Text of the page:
I dropped by the dealer today to pick up a 90 degree 4" ell for a temporary
dust collection setup. I've never purchased in PVC dust fittings before.
This was a Jet part number, but I think its the same universal
Taiwanese-made fitting that everyone sells (other brand Woodstock?). It
looked like reasonable quality, then I looked inside of it. Expecting a nice
smooth sweeping curve, I was shocked. The inside of the fitting appears to
be two pieces of PVC that have been cut on a miter and bent enough to come
together. The outside of the ell is simply a nice looking shell. Its not
smooth and it actually swages down to restrict the flow - not exactly what
you want for a nicely designed smooth flow network.
I'd take it back. If you read up a little, 90 deg bends are not really
optimal anyway, you may be better off just using tubing to make the largest
bend you can afford in your space (or hook a couple 45's together). Ideally,
the tubing would be straight for the highest possible flow rate - every bend
you add lessens your cfm.
I have read up and done extensive calculations. There is a balance between
ideal flow conditions and making things fit in the shop. A 90 degree ell
doesn't add that much drop. Its almost academic. What is really surprising
(but not if you think about it) is the drop associated with flexible dust
collection hose. A 2 foot length of flex hose has twice the drop of a single
90 degree ell. Most people use flex hose to turn corners. That's far worse
than using a well made 90 degree fitting.
If you're using regular DC fittings, they are already "high flow" design. If
you're using 4" PVC, (2) 45's work better, or find a local plumbing
supply(NOT a BORG) and get high flow 90's(wouldn't know this, but SIL is
commercial plumber, and our code calls for high flow 90's in sewer lines).
Those who know the least will always know it the loudest.
Use standard borg plastic pipe fittings. Its cheeper. Now the sizes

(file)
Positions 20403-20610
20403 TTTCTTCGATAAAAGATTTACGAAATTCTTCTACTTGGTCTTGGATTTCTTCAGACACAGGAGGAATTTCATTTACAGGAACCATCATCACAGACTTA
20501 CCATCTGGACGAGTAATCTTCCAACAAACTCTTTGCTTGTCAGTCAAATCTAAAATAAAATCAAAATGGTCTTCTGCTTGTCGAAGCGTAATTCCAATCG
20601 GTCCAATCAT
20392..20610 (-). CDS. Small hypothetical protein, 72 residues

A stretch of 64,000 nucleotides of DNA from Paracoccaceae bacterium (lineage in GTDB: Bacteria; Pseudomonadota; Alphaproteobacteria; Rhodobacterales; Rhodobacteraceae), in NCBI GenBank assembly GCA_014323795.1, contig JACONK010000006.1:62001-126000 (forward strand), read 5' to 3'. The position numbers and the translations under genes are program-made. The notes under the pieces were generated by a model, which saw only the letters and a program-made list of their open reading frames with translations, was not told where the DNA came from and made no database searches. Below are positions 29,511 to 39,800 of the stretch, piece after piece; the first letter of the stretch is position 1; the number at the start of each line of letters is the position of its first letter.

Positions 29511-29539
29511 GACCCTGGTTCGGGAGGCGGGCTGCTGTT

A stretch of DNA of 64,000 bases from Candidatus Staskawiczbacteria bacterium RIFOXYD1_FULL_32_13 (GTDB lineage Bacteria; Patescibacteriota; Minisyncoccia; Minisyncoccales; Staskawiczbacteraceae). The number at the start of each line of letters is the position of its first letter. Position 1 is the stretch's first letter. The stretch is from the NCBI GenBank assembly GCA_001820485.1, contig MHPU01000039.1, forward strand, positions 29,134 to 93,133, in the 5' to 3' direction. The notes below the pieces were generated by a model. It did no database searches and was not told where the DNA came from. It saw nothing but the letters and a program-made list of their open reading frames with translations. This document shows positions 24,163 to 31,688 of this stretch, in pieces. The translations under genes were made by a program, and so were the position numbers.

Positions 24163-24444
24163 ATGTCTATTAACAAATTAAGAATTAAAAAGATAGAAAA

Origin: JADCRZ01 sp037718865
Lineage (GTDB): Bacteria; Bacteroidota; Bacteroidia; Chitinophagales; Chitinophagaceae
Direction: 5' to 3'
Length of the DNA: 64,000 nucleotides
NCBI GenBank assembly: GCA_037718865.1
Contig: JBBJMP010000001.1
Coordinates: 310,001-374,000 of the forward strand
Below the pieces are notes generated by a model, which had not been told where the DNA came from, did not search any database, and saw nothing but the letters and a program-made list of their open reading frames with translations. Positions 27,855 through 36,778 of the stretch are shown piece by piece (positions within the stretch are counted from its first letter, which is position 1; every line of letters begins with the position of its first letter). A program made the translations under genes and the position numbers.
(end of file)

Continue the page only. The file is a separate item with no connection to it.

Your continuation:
are a little off for the connectors but I watched a show on TV where a
guy did custom pipe work with a heat gun. Aparently with a little bit
of heat you can stretch, shrink, bend and shape PVC just about anyway
you want. He took a piece of 2 inch and warmed it up and made a 2 - 4
reducer by using a broom stick handle to slowly encrease the size of the
pipe till it fit in a 4 inch fitting.
If he can do this the slight 1/4 inch change needed to get standard 4
inch PVC to fit into duct collector ports should be a sinch.
Sometime I think it is a plot. Dust collector and shop vacumn fittings
are intentially made just a little bit different from standard PVC so
you cant use the cheep high volume stuff.
Now I caution you that I haven't tried this yet but I am going to.
After all a couple of dollars worth of PVC should provide you with
plenty of stuff to practice with. And if it doesn't work out then all
you wasted is a little time.
I couldn't stand it. I happened to have a heat gun that I've used for years
for heat shrink tubing (electronics wiring). I wondered if it would enough
output. I needed a 4" x 4" square nozzel that adapts to 4" S&S pipe. So I
took a 4"x4" fence post and put a 10 degree taper cut on four sides to make
a jig. Then I took a scrap of pipe and began heating it. I could tell when
it "went rubbery" and slipped it over the end of my wooden jig. Voila! I
had a perfect nozzle ready to hook up to my dust collection piping.
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